Unlike later on when she didn’t tell certain members of her family she was double donating her liver so they wouldn’t talk her out of it, her family was supportive of her donating her kidney. But, spoiler alert, they’re all now extremely proud of her.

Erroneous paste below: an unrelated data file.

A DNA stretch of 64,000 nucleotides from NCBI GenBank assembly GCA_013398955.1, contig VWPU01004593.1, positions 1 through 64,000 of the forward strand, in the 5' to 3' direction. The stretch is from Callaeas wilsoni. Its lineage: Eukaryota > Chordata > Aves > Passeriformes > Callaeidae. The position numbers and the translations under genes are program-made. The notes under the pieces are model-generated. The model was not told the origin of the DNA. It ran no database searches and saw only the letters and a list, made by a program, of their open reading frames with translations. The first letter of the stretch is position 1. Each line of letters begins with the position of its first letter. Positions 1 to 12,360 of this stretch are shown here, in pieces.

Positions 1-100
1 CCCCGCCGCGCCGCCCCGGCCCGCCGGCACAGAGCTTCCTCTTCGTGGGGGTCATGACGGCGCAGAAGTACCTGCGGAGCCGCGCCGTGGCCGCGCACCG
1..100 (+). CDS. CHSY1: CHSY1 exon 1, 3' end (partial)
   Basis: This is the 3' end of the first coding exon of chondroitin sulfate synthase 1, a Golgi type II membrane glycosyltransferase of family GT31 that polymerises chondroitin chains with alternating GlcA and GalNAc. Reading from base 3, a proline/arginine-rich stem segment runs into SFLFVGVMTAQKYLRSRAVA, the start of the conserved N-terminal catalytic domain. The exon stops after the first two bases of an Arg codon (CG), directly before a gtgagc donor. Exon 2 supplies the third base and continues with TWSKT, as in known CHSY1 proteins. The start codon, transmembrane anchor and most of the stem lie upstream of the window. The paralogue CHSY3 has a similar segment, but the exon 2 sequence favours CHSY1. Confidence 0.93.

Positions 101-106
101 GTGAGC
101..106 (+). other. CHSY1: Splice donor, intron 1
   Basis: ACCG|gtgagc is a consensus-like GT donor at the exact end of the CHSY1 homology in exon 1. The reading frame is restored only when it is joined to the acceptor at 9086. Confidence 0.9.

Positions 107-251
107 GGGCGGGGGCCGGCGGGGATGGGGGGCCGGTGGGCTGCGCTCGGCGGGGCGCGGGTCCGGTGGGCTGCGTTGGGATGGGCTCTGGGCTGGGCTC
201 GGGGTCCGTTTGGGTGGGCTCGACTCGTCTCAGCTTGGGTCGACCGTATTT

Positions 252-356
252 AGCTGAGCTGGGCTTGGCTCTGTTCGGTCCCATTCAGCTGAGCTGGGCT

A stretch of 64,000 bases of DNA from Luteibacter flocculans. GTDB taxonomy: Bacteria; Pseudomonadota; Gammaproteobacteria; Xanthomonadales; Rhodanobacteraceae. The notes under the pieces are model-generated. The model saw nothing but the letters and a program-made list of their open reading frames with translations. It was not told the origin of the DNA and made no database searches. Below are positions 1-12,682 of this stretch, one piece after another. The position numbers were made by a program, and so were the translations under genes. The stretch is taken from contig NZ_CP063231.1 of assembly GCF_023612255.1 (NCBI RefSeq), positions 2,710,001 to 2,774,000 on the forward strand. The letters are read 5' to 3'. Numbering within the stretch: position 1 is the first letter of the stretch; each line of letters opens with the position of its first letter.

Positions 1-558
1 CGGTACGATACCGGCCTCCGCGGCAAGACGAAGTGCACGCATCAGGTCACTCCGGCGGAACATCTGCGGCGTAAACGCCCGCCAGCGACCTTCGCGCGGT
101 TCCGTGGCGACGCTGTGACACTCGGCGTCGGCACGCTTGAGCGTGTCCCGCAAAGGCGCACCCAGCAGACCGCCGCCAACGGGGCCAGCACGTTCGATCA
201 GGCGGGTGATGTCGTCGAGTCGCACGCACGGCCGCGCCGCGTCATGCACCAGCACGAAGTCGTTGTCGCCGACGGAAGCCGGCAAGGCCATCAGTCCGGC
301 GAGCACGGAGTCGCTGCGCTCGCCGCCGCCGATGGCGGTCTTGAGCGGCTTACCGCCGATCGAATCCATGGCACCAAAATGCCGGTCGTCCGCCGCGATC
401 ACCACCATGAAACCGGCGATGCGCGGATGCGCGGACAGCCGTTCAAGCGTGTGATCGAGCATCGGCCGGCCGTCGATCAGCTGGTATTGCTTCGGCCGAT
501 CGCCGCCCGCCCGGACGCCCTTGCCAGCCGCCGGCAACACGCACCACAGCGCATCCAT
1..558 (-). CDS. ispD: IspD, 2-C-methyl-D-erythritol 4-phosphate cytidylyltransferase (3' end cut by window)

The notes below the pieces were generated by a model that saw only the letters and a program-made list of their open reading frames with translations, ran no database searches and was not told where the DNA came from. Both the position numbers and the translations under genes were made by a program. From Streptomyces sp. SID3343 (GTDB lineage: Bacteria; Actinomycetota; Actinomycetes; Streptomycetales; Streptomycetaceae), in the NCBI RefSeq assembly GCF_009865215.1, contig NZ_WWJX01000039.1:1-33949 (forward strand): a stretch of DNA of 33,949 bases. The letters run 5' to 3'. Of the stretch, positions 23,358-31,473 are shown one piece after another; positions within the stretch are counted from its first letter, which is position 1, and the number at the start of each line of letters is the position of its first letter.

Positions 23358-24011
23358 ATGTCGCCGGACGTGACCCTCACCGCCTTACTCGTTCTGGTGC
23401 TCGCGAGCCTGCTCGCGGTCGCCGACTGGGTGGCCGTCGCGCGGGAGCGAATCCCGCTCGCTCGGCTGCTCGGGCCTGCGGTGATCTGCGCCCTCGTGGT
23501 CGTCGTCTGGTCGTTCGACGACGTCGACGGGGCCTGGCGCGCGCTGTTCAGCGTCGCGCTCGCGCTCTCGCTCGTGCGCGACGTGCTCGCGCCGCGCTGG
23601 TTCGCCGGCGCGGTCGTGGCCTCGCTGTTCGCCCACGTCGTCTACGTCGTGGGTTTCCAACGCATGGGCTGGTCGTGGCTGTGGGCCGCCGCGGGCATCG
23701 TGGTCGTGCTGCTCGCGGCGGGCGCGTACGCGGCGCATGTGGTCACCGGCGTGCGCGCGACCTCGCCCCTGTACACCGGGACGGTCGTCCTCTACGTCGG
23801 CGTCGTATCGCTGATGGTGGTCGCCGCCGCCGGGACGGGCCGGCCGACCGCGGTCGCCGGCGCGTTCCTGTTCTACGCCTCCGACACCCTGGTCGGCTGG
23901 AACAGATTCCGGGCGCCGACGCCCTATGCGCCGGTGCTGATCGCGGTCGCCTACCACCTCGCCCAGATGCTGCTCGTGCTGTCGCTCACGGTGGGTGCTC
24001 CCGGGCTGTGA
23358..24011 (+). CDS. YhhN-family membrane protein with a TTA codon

Diaz Moore’s new online connections explained that Denver made the most sense for all stakeholders so, knowing donors get reimbursed for such services, she traveled not only for the surgery but also for separate testing trips. The day after returning from one of those flights, she left home too late to nail the right commuting and parking situation to make it to work on time at Park City Mountain Resort and she was waiting at a bus station in her on-hill uniform. It was in that hectic moment which she said is “one of many ordinary things that would happen but at extraordinary times” that solidified her resolve to become a live organ donor to a stranger, also known as a non-directed donor. Diaz Moore’s momentary stress had her saying to herself, in her head, ‘I think this is all just too much, maybe I’m being silly and unrealistic and need to just stop this kidney testing process, out of state, for a stranger, and just focus on my fun friends and my family and my job and my life.’